Tailwind CSS style

Select2 comes with CSS files and has a bootstrap theme.
How can I make it work with Tailwind Utility First CSS stylesheet in a way that I could use the classnames of Tailwind? Is there anyone who has an example with Tailwind styling?

You cannot alter the CSS class names assigned to the DOM elements in the Select2 widget.

You can try googling for a Tailwind theme for Select2, but if you don’t find one you’ll have to create it yourself (assuming you have access to the Tailwind CSS and can duplicate the styling you need in a Select2 compatible stylesheet. You should be able to base your custom stylesheet off the ones that come with Select2. You might need to look at their source code in the Select2 GitHub repo.

Thanks for your reply.

I am already underway of making a Tailwind CSS stylesheet. With the @apply directive you can replace the CSS properties with Tailwind classes. I am about half way done.

Hi, Xibel. I’m glad you found a solution for your issue. I’m not familiar with @apply. Is that a Tailwind feature, or something new in CSS?

Hi John,

@apply is a Tailwind Utility. It is used to extract repeated utility patterns. Let’s assume you use the following utility classes for a label:

class="text-sm text-blue-300 text-bold"

If you use this label setup on every page a few times you could understand you are duplicating the same setup over and over. The problem arrives when you decide you want to change your labels. Let’s assume you want to change the text color to a more darker blue. You would need to replace all labels with text-blue-600. You could use ‘find and replace’ but it is nicer to create a custom own class like ‘mylabel’. you create a custom.css and put in:

.mylabel {
  @apply text-sm text-blue-300 text-bold;

Now you can use class=“mylabel” on every label and all the classes from mylabel are applied.

I use this technique to replace all Select2 styling with Tailwind classes. Here is an example where I replace the dropdown CSS style:

.select2-dropdown {
  background-color: white;
  border: 1px solid #aaa;
  border-radius: 4px;
  box-sizing: border-box;
  display: block;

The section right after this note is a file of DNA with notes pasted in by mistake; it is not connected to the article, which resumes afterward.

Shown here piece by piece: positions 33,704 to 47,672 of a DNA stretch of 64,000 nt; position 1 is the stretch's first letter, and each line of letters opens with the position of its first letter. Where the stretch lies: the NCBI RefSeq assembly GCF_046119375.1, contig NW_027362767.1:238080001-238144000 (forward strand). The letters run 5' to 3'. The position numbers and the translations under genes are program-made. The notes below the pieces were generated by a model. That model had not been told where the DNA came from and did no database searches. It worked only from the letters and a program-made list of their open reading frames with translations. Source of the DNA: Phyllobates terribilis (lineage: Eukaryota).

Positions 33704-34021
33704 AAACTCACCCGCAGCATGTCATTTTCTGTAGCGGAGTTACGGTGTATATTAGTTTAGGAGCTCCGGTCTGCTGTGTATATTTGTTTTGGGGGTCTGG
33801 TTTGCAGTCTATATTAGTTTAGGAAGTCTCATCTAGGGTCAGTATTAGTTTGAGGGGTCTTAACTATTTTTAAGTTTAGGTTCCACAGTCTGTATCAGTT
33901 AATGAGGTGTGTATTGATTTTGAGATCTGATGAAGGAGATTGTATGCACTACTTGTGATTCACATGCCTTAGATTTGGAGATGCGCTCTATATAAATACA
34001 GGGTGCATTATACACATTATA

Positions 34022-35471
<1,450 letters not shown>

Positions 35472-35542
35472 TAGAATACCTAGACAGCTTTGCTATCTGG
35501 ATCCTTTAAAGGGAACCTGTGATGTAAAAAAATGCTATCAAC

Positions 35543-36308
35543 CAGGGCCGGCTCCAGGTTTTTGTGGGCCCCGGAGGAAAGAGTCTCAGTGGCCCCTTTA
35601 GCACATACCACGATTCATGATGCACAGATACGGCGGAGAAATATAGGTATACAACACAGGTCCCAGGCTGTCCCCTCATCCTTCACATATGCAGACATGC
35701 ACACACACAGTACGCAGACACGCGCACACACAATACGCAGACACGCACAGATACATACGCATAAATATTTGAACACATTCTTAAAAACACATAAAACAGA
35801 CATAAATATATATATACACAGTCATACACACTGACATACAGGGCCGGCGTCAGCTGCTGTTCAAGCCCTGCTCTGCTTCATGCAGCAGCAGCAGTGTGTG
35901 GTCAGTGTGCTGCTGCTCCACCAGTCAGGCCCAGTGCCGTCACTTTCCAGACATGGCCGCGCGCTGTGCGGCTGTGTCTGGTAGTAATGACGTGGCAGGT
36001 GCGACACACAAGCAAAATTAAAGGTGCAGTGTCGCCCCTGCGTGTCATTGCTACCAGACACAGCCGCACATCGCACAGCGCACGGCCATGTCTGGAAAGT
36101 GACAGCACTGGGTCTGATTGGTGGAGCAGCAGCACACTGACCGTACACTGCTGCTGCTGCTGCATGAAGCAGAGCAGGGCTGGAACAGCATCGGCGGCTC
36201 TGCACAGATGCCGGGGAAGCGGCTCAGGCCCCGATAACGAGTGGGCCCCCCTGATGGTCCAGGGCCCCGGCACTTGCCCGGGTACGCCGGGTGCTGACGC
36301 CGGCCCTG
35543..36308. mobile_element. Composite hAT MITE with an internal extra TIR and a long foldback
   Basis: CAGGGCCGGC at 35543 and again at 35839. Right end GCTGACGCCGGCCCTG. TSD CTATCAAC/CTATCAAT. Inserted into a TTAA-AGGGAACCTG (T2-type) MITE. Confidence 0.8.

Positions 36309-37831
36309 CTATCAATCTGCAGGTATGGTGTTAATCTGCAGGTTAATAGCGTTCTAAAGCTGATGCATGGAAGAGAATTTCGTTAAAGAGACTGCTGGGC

position: absolute;
  left: -100000px;
  width: 100%;
  z-index: 1051; }


.select2-dropdown {
  @apply absolute block w-auto box-border bg-white border-solid border-2 border-gray-600 z-50 float-left;

The result is exactly the same in the final compiled css file.

I have completely transformed the select2.css to a Tailwind style for the single setup only. It looks great!

Here is an example of Select2 with Tailwind style applied on my website:


That’s awesome! Thanks for the explainer about Tailwind. I haven’t used it before but I will check it out.

Good luck with the rest of your project!

Hi @Xibel,

Thanks too for the writeup of how to use @apply to get Select2 styled in a Tailwind CSS app; any chance I can peek at your css code?

[email protected]

Hi Bob, yes of course you can. Shall I make a GitHub Repo with the CSS style?



@Xibel - yes please!

Hi Xibel! Do you have that css code accesible?

Best regards!

Hey Bob and WoPr, it took a little while but I put up an example project at GitHub. The style.css example is there in the /src/css folder. If you need more context and an implementation example then follow the instructions in the readme.

See https://github.com/Xibel/select2-tailwindcss

Kind regards!

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I check your code, and one doubt… is there any special reason you code is between @import 'tailwindcss/components' and @import 'tailwindcss/utilities'?


I didn’t noticed this. And no there is no special reason why. I pasted my final code in the style.css and probably did not see where I pasted this code. The best way of using this code it to place it in a separate style sheet away from the basic tailwind imports. That is how I normally do this. But this was just a very tiny stand alone working example for ppl that do want a working example locally.

Thanks for your interest.

Regards, Xibel

Thanks for sharing! I’ll give a try.

I think you did a great job!
In view of official recommendation, it is more appropriate to put the third-party components in this position, because you can still use utility classes to override them when necessary.
Thank you for your selfless dedication.

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